You might think different about it, which is your God given right, but as I seen Luis Salom sliding behind his bike- almost with no reduction of speed… then it is obvious to me. While a bike keeps sliding on asphalt on its flat and hard materials- it also will stay on its path once its down. Luis’s bike bounced off the tire wall right back into him and the impact was real hard. I believe that a gravel bed would have slowed it down by at least 30%, and the bike would have go somewhere else. Yes- nobody knows if that would not end up with his dead, but it would have gained his chance to be still alive by about 30%, doesn’t it?!

Again… there is always a ‘point of no return’, and believe me- I hate those gravel-beds either because I’ve got hurt many times in there- digging limbs deep into the gravel until they break. But I do know that you’ll fall softer as you would drop on grass or even asphalt- just like this gentleman here: https://www.facebook.com/beINSportsUSA/videos/1226535764052910/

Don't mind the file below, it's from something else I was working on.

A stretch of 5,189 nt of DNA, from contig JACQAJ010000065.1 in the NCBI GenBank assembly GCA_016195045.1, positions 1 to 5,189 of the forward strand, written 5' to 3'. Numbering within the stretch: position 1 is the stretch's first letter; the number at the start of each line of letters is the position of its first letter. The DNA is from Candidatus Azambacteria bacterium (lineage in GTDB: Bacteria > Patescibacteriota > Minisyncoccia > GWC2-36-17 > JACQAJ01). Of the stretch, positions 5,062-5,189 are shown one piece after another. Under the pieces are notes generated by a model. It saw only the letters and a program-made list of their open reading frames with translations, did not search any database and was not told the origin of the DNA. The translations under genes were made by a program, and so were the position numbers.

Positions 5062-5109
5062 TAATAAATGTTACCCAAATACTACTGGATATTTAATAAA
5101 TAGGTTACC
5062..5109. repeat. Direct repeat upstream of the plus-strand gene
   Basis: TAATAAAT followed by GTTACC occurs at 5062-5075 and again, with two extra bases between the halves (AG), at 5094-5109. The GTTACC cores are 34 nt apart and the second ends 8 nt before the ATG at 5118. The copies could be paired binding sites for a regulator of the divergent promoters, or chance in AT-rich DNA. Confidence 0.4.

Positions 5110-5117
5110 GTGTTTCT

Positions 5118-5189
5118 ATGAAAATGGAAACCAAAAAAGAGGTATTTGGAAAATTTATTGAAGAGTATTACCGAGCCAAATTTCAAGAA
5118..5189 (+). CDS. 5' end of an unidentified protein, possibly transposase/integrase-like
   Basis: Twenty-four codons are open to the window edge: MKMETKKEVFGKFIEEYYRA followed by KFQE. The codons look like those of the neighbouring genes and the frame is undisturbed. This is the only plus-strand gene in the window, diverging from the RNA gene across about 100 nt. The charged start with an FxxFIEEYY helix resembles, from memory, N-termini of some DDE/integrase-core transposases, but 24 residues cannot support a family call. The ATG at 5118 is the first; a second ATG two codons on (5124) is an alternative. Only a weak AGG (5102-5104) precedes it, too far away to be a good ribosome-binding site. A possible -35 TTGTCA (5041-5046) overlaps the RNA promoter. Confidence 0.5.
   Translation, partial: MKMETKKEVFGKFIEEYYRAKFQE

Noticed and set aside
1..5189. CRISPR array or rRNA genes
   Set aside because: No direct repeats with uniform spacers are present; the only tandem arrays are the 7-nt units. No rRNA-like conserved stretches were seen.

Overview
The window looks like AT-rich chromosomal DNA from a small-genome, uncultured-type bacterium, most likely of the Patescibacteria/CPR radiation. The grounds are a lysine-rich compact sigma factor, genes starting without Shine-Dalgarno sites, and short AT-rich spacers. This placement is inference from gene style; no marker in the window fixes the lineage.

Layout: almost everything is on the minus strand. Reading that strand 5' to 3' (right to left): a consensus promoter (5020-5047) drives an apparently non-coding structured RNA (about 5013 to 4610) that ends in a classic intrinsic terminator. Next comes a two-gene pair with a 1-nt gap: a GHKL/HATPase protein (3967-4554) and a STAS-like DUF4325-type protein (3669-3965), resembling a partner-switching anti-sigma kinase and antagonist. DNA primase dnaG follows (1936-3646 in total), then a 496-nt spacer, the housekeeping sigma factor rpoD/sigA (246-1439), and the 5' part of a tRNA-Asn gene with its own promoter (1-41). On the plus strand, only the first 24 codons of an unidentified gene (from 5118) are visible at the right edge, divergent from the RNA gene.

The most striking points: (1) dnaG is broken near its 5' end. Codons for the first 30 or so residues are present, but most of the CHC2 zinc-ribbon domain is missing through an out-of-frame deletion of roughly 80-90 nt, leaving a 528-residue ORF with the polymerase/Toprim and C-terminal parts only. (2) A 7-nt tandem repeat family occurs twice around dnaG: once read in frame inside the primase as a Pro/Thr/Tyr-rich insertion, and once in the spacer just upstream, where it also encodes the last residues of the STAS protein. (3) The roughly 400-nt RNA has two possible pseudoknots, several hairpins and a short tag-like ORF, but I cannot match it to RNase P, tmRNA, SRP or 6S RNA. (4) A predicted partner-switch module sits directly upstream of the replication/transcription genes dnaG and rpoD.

I think we’ve been forgotten once more in their $$$ games, but we also just took it. The fatal crash of Luis Salom is hopefully trigger for a critical view at it under the motto… what good for race car drivers- doesn’t automatically mean that it is also good for motorcycle racers.

Headcoach Can Akkaya, Superbike-Coach Corp



Cornering School Day’s Clarified!

The ‘Cornering School Day’ program has been in the Superbike-Coach portfolio for almost 10 years now and it’s super popular- though, it seems that there are still some misunderstandings about what this program is actually. So this newsletter will clarify what my class is- what it delivers- and why this thing has been so popular, so that you need to ask yourself ‘What am I waiting for, and why should I look out for something else?!’.

This article will clarify all misunderstandings and aspects of this unique program, and will point you to the section of the newsletter where it’s going to be clarified. So go and switch back/forth to the newsletter blocks and come back here to read on the next point. Now let’s have a look at the “top ranked” misunderstanding first…

little 99 map

Superbike-Coach track: 13 challenging turns

About The Track